Recent research from AVG Technologies shows that by the age of 3-5, more children are able play a computer game (66 percent) or navigate a smartphone (47 percent) than tie their shoes (14 percent).

As a parent, and as a person, I have to wonder if this is okay. Technology is here to stay, and we’re all grateful for how much easier it’s made our lives, but it’s our job to contemplate the impact these devices are having on our future both in the personal and global level. Are we raising better citizens, workers, and family members or are we raising selfish, socially awkward, unimaginative ones?


Convention Speakers Practice the Right Kind of Stress

Adrenaline from healthy sources can be a good kind of stress.

Adrenaline from healthy sources can be a good kind of stress.

Andy Core is an expert in Work-Life Balance, Well Being and Peak Human Performance.

To many ears, the word “stress” has negative connotations. It conjures to mind images of not feeling well, being burned out and wanting a break. However, convention speakers like Andy Core know that stress can also be good.

  • Getting a rush from exhilarating activities like test-driving a race car, bungee jumping or even something as simple as ordering an exotic dish at a foreign restaurant makes those butterflies in your stomach good ones. Moreover, the knowledge that you overcame a hurdle will only add to your confidence.
  • When you carry a heavy workload, as opposed to a workload that drags you down, it is a good way of keeping yourself busy. The busier someone is, the less likely they are to make mountains out of molehills.
  • The release of hormones in your body is good in small doses. They can make you extra alert to your surroundings, enabling convention speakers to take in more information and make more informed decisions.

Not all stress has to be of the negative variety, and it takes stress in your life to make you realize the good parts. However, like all good convention speakers recommend, the key is to minimize them and use stressors for their key qualities instead of letting them overtake you.

To learn more on Andy’s programs,



Maximize Productivity in the Workplace by Using Available Resources

Learn more about the programs on your computer and maximize productivity in the workplace.

Andy Core is an expert in Work-Life Balance, Well Being and Peak Human Performance

It is astounding how little we actually know about our computers. We know how to email and use basic software, but many of the more intricate details elude us. This is a shame for productivity in the workplace because if utilized effectively, a computer can save you hours of time that can be spent working instead. Consider the following computer tools.


We send hundreds of emails every month, yet tend to write each one out in full. Emails need to be personalized, but when you are sending the same message to a number of people, it is a waste of time to write each out in full before sending. Set up a template message, that will only require you to add names; the time that you save typing emails can be better spent on other tasks.


We sign up to a lot of websites, which then send us a lot of emails. Our productivity in the workplace is continually disrupted by our checking emails, expecting there to be an important message, but many turn out being an offer of some type. Set up filters that will send emails to different folders, depending on their content. This will enable you to see whether you have an email that needs reading, or one that can wait until later.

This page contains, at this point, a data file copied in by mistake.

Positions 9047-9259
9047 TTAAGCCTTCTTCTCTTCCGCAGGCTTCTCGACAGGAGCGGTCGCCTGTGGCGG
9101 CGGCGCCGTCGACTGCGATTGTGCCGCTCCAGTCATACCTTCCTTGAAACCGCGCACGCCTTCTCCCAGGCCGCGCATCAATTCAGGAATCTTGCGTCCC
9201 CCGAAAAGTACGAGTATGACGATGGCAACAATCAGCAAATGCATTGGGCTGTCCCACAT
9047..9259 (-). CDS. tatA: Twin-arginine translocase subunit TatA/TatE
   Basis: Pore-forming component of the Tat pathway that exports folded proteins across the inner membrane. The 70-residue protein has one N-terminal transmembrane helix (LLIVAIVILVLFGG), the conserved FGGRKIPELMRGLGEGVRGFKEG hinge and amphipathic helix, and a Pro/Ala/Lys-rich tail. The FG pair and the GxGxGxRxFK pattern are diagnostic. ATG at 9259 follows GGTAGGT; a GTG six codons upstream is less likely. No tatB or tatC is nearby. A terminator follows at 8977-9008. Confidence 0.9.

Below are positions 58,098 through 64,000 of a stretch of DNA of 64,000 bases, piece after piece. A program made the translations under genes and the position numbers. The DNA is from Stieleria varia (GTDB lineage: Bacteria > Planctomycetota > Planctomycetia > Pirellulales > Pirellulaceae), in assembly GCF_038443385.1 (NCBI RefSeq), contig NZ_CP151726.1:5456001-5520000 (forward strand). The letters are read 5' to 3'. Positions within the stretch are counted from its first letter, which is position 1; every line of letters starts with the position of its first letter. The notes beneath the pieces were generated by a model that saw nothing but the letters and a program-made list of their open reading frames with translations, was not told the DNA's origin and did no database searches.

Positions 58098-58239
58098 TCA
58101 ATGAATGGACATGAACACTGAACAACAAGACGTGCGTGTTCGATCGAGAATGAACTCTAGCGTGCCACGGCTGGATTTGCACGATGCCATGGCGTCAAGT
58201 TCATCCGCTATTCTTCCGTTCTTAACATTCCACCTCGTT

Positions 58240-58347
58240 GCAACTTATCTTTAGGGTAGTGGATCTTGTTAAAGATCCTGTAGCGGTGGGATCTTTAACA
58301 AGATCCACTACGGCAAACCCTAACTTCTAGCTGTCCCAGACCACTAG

Macros are incredibly useful, yet incredibly underused. Macros are actions that can be used to automate tasks that you do regularly in certain programs. Rather than going through the same laborious procedures every day, with the press of a few keys they are done in a matter of moments.

Save time by learning to use your computer to its full potential and your productivity in the workplace will grow.

For more information about Andy’s work-life balance programs, Contact Us Now!



A Business Keynote Speaker Stresses that Sleep is Just as Important for Well Being as Exercising

Good sleep habits are one of the most important ways to increase well being according to a business keynote speaker.

Good sleep habits are one of the most important ways to increase well being according to a business keynote speaker.

Andy Core is an expert in Work-Life Balance, Well Being and Peak Human Performance.

One thing a business keynote speaker often stresses in their talks is just how vital sleep is to attain and maintain wellness. It’s been well documented that a nutritious diet and active lifestyle are key to health. However, health and wellness expert Andy Core says that sleep is just as, if not more so, important than exercise and eating well.

1. It improves memory. Getting a full and good night’s sleep has been shown to improve memory skills by increasing information processing and retention. You can exercise and eat well all you want, but if you’re not giving your body a chance to recharge, all of your efforts might as well be for nothing.

2. Your heart will thank you. Not sleeping between 7-9 hours per night increases risk of heart disease, accumulation of cholesterol-related diseases and can increase blood pressure. Getting the right amount of sleep is one of the biggest ways you can reduce those risks.

3. Stress levels go down. When you’re on a regular and full sleep schedule, your stress is decreased without you even doing anything else about it. Picture yourself stuck in traffic: are you more likely to snap at other drivers if you’re lethargic, or do problems roll off your shoulders more easily? Getting to work in a calmer state of mind also increases productivity.

So, make a cup of tea, grab a pillow, and settle in for a good night’s sleep. It’s one of the most important and easiest ways to improve your overall wellbeing advises a business keynote speaker.

For more information about Andy’s programs,


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Change Your Day, Not Your Life
A realistic guide to sustained motivation, more productivity, and the art of working well
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About Andy Core
Author and speaker on work-life balance, productivity and wellbeing